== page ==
But I digress. Here, seated in the place where the Giants took the trophy to the city by the Bay for their first time, in 2010. Tim Lincecum was wicked on the mound, Edgar Renteria broke a scoreless duel with a three-run homer in the seventh inning and San Francisco beat the Texas Rangers 3-1 in a tense Game 5 on a much cooler Monday night last October. Well, I got hungry.

The Rangers fare is typical of the 21st century baseball stadium. Hotdogs, hamburgers, fries, soft drinks and beer, lots of beer, interspersed with tall and cold gaily-colored Margaritas. Then there are the “other” food choices. Like Nolan Ryan beef sausage, Texas steak sandwiches, Blue Bell ice cream and pretzels large enough to feed four people. Fans can order gourmet dishes like a watermelon, feta and arugula salad (Really?) or a slider with oven-roasted veggies, tomatoes and Boursin cheese spread. The menu read like something you’d see on the Food Channel. I’m sure all of this has the American Heart Association’s stamp of approval.

There’s even a specially designed beer dispensing system that fills specially designed cups with beer though a hole in the bottom. This way, vendors won't have to pour the beer by hand (God forbid!), which can cause spills or foaming. The hole is kept closed by a flat magnet, and the cups are recyclable. How cool is that?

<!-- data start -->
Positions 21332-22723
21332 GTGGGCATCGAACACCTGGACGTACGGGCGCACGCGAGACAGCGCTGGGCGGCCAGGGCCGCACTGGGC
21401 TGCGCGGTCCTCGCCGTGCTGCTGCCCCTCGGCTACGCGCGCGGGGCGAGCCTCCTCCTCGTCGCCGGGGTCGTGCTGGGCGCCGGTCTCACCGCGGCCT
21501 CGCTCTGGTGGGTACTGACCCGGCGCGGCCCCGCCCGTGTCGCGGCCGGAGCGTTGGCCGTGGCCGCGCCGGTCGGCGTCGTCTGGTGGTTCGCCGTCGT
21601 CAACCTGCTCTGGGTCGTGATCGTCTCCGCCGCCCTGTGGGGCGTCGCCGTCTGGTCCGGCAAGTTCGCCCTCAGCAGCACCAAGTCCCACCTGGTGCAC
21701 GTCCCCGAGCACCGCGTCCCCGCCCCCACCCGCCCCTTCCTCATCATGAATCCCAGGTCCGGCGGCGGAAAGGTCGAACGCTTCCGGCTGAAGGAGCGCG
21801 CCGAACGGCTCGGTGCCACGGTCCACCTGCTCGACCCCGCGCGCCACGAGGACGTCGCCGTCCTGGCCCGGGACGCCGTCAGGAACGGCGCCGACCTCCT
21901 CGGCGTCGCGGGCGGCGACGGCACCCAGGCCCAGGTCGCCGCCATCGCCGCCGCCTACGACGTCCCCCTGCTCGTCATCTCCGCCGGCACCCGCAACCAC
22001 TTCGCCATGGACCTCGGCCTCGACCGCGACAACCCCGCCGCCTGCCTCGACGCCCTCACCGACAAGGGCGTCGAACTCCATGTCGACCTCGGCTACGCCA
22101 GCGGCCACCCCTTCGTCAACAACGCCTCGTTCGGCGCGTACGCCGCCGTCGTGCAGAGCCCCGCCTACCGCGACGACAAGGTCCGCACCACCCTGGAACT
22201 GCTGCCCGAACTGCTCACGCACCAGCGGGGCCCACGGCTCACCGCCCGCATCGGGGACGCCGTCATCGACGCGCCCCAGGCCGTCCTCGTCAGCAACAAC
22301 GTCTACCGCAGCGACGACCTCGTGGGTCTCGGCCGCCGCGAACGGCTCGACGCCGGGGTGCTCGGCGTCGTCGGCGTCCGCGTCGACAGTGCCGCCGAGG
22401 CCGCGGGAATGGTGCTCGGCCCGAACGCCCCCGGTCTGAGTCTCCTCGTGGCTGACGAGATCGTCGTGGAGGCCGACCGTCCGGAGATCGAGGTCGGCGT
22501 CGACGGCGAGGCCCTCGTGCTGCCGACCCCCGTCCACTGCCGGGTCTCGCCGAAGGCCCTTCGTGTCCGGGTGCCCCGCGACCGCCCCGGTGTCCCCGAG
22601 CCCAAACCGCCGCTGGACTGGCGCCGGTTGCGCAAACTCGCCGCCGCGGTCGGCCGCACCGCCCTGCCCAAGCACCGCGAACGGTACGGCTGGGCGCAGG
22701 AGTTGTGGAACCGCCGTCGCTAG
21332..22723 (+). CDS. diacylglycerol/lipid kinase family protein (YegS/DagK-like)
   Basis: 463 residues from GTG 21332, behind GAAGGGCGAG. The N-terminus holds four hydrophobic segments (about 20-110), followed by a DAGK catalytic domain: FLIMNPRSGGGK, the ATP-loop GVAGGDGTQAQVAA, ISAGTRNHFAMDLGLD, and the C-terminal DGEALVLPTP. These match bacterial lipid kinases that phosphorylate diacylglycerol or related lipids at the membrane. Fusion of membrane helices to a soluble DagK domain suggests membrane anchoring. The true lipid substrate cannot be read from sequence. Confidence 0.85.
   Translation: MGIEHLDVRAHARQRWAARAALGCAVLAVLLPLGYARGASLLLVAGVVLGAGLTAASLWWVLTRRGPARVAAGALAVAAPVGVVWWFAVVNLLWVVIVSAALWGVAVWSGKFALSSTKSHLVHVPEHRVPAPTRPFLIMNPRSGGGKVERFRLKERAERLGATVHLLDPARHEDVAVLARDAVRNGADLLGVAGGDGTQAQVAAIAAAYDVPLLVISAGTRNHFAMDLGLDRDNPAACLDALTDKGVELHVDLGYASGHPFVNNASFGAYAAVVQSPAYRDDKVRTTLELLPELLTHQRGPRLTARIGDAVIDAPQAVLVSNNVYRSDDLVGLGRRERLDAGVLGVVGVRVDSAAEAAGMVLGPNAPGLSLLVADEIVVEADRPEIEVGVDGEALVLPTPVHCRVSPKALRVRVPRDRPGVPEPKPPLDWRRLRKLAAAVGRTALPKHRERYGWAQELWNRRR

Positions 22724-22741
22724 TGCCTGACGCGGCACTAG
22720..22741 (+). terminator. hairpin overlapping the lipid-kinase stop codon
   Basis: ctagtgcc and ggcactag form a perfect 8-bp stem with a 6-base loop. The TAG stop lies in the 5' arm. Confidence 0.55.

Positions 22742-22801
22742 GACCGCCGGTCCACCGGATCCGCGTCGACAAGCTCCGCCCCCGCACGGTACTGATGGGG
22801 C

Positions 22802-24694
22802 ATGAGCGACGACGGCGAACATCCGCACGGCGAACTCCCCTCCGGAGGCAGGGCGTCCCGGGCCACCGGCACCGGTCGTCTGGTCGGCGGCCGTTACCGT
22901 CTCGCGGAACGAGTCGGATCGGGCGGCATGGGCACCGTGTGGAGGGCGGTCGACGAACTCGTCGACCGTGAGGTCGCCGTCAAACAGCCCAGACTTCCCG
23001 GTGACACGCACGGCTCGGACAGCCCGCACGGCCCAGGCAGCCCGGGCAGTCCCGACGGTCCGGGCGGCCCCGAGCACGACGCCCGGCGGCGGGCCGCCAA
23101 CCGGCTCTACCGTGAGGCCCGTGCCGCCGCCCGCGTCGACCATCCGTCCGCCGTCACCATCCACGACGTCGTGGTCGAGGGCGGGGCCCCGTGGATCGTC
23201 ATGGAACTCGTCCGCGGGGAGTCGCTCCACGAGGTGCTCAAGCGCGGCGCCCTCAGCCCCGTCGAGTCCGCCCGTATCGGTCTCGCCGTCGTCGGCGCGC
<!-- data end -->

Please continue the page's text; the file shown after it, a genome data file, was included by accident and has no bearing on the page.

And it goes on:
I am a bit of a traditionalist so Nicole and I started off with a good old hot dog (She bought). A nice foot long version, not overdone and very tasty. And why can’t anybody come up with a hot dog bun that has a hinged side that holds together once it’s accepted the dog. Although I have to admit, once I doused the dog with a layer of onions and relish, I may have exceeded the performance envelope of the bread. Still, can’t somebody do something about that? We can send men to the Moon but…..

While waiting for our dogs, I couldn’t help noticing the folks walking by with heaping boxes of these huge sweet potato fries. The term “fries” is not descriptive enough. We’re talking beautiful orange potato “wedges”. Think miniature churros. After downing my dog, I ran back and ordered up a batch of sweet potato fries. Herein lies the problem (refer to paragraph two). I had to wait in line, a long line. And then I discovered they didn’t have any sizzling away in anticipation of orders but tossed in one order at a time into the fryer.